Getting enough sleep at night and switching my lunch to protein and fat plus vegetables handles it.
posted by pullayup at 3:21 PM on March 13, 2013 [2 favorites]

How big are the meetings? Can you stand in the back?
posted by barnone at 3:22 PM on March 13, 2013

Can you "take notes" on an iPad that you can also read something on or play a game on quietly?
posted by xingcat at 3:24 PM on March 13, 2013

I've had success with habitually sitting front and center, making eye contact with the speaker, and participating/asking questions as much as possible. This can backfire though, since if you do pass out it will be very obvious.
posted by contraption at 3:25 PM on March 13, 2013 [2 favorites]

My SO says to drink.

By which he means, bring in a flask/travel mug of tea or water or whatever, not shots. That's what he does to stay awake at seminars.
posted by jb at 3:26 PM on March 13, 2013

2nding sitting up front.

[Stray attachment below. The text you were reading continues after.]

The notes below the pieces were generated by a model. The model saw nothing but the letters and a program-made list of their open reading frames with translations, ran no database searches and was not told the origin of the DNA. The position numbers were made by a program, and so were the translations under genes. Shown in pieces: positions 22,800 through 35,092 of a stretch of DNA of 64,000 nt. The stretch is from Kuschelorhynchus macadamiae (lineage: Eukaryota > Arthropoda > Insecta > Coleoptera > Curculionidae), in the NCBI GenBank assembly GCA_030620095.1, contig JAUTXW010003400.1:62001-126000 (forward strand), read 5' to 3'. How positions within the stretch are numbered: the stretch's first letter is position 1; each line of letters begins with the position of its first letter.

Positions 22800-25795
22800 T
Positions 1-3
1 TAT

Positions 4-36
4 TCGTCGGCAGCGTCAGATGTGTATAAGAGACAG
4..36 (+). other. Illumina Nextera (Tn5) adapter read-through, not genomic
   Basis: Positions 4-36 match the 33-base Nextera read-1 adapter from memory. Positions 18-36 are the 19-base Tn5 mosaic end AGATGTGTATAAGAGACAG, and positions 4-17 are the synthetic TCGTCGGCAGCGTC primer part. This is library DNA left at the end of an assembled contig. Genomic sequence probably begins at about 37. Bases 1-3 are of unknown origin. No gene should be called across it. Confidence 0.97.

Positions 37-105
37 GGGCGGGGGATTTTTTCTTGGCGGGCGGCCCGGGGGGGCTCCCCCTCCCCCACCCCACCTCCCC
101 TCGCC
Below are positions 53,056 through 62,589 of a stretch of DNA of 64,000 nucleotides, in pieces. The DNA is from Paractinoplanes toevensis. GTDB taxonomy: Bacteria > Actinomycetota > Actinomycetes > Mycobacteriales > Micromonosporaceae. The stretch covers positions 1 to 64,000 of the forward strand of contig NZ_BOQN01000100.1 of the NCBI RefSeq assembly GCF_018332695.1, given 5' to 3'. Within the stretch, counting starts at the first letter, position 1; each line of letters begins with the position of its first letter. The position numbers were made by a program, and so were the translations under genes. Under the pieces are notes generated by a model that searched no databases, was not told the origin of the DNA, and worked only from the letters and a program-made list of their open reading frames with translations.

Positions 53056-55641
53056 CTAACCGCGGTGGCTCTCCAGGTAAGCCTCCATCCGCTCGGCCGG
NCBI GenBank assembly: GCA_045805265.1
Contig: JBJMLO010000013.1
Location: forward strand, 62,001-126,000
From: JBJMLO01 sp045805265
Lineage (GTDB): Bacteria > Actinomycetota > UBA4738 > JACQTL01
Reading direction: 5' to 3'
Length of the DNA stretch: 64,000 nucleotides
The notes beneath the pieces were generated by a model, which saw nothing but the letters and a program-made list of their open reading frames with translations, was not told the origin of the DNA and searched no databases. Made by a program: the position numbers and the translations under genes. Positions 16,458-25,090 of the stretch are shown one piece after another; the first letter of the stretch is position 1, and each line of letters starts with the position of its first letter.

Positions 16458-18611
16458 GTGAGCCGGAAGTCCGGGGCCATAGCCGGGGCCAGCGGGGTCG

When you take notes, are you outlining the talk as it occurs? Don't wait for something interesting to come up, think of it as taking minutes. Also, notes about slide layout and presentation design can be useful even if the speaker's talk isn't related to your work.

I sometimes hold my feet slightly off the ground for as long as I can if I'm having a really hard time.
posted by momus_window at 3:35 PM on March 13, 2013

Drink a cup of coffee before the class, with plenty of time for the caffeine to go into effect.

If a coffee or a light meal really have no effect on your afternoon slump, to the point that you cannot physically stay awake during a seminar that you are otherwise interested in attending, I would really look closely at the basics like getting a reasonable amount of sleep and eating regular meals. If you're OK on that score, I would see a doctor. Because, I mean, most people can stay awake throughout the work day.

What were you doing in order to stay awake past 4pm before you started attending seminars? How was that different from now?
posted by Sara C. at 3:39 PM on March 13, 2013 [1 favorite]

I have definitely been there, mainlining coffee, tickling the roof of my mouth with my tongue, biting pieces of my mouth until I drew blood, willing myself through adrenaline surges, flexing major muscle groups, slapping myself in the face...